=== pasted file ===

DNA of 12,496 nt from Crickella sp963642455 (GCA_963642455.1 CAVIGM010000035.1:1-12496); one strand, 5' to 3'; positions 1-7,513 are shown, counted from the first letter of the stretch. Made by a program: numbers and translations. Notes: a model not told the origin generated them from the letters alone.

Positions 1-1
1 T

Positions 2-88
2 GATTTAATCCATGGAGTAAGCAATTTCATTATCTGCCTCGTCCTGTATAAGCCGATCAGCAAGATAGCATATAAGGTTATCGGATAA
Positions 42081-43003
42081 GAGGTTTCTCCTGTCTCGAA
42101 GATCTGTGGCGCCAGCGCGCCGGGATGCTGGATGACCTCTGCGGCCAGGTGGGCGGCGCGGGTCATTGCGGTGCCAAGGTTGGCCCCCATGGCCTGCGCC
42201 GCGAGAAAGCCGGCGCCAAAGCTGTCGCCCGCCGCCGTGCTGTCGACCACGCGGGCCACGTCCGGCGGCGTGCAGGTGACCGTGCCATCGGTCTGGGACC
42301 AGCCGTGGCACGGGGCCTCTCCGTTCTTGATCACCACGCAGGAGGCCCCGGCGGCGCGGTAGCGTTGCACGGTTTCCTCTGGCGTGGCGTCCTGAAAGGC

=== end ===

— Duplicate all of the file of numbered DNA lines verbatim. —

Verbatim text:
DNA of 12,496 nt from Crickella sp963642455 (GCA_963642455.1 CAVIGM010000035.1:1-12496); one strand, 5' to 3'; positions 1-7,513 are shown, counted from the first letter of the stretch. Made by a program: numbers and translations. Notes: a model not told the origin generated them from the letters alone.

Positions 1-1
1 T

Positions 2-88
2 GATTTAATCCATGGAGTAAGCAATTTCATTATCTGCCTCGTCCTGTATAAGCCGATCAGCAAGATAGCATATAAGGTTATCGGATAA
Positions 42081-43003
42081 GAGGTTTCTCCTGTCTCGAA
42101 GATCTGTGGCGCCAGCGCGCCGGGATGCTGGATGACCTCTGCGGCCAGGTGGGCGGCGCGGGTCATTGCGGTGCCAAGGTTGGCCCCCATGGCCTGCGCC
42201 GCGAGAAAGCCGGCGCCAAAGCTGTCGCCCGCCGCCGTGCTGTCGACCACGCGGGCCACGTCCGGCGGCGTGCAGGTGACCGTGCCATCGGTCTGGGACC
42301 AGCCGTGGCACGGGGCCTCTCCGTTCTTGATCACCACGCAGGAGGCCCCGGCGGCGCGGTAGCGTTGCACGGTTTCCTCTGGCGTGGCGTCCTGAAAGGC